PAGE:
2. Create 3 connection managers (you don’t need all 3, and they don’t have to be the same database, but it does help to name them this way):
    1. OLE DB, name it Source and point it to the cdctest database.
    2. OLE DB, name it Destination and point it to the cdctest database.
    3. ADO.Net, name it CDCState and point it to the cdctest database.
    4. Convert them to project connections by right-clicking and selecting “Convert To Project Connection”.
  3. CDC Control Task

    CDC Control Task

    Drag a CDC Control Task to the control flow and configure it as follows.

    1. CDC Server Database ADO.Net: CDCState.
    2. CDC control operations: Mark initial load start.
    3. Variable containing  the CDC state: click New, accept the default, and click OK.
    4. Automatically store state in a database table: Check it.
    5. Connection manager for the database where the state is stored: It should say CDCState, accept it.
    6. Table to use for storing state: Click New, click Run, click OK.
    7. State Name: It should be CDC_State.
  4. Click OK.
  5. Drag a Data Flow Task and connect the CDC Control Task to it.
  6. Double click on the Data Flow Task to open it.
  7. Drag a OLE DB Source to the Data Flow and configure it as follows:
    1. OLE DB Connection Manager: Source.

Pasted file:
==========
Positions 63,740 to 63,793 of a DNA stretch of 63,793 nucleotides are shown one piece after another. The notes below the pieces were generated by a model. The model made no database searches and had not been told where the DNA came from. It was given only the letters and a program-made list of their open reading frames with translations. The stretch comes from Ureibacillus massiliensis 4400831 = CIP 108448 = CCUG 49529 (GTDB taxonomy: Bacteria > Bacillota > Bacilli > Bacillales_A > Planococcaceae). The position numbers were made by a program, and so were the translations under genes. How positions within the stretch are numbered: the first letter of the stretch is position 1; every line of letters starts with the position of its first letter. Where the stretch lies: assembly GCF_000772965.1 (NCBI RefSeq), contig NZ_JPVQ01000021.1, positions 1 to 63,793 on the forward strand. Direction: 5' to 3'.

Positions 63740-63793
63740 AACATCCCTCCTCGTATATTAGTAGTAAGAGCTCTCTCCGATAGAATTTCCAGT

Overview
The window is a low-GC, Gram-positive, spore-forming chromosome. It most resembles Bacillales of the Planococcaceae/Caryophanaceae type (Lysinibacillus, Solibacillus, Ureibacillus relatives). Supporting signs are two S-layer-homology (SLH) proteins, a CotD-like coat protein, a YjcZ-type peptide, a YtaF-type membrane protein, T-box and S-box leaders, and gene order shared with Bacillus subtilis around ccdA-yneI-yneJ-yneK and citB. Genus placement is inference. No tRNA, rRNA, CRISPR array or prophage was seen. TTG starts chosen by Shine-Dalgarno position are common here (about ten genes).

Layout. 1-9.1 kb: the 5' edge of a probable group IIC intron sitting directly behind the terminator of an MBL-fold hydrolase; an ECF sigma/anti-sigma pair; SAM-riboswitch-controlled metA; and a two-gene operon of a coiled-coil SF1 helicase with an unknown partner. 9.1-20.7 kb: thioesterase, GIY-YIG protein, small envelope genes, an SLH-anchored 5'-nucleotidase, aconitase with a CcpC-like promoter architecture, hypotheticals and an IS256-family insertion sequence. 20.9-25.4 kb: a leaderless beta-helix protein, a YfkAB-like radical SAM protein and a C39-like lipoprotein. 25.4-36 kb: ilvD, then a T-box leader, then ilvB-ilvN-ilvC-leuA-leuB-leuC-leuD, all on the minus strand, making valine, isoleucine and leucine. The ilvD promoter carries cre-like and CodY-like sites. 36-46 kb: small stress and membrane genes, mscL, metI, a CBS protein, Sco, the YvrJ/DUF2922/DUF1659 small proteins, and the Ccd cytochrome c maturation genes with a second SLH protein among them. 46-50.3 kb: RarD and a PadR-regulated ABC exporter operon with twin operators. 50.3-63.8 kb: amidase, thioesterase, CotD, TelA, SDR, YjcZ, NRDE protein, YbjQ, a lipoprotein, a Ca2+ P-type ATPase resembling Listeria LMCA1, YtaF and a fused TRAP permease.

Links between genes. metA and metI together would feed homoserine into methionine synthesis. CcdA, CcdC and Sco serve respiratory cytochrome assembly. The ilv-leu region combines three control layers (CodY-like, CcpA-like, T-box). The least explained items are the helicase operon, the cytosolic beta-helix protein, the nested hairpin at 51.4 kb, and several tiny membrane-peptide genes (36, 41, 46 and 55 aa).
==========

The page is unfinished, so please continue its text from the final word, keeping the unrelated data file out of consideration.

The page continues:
2. Data Access Mode: Table or view.
    3. Name of the table: presidents.
    4. Click the Columns tab to make everything happy.
    5. Click OK to close the connection.
  8. Drag a OLE DB Destination to the Data Flow, connect the OLE DB source to it, and configure it as follows:
    1. OLE DB Connection Manager: Destination.
    2. Data Access Mode: Table or view.
    3. Name of the table: presidents_dw.
    4. Click the Mappings tab to make sure everything mapped correctly.
    5. Click OK to close the connection.
  9. Ignore the Red X, we’ll deal with that in a second.
  10. Go back to the Control Flow tab, add a CDC Control Task, connect the Data Flow Task to it, and configure it as follows:
    1. CDC Server Database ADO.Net: CDCState.
    2. CDC control operations: Mark initial load end.
    3. Variable containing  the CDC state: User::CDC_State.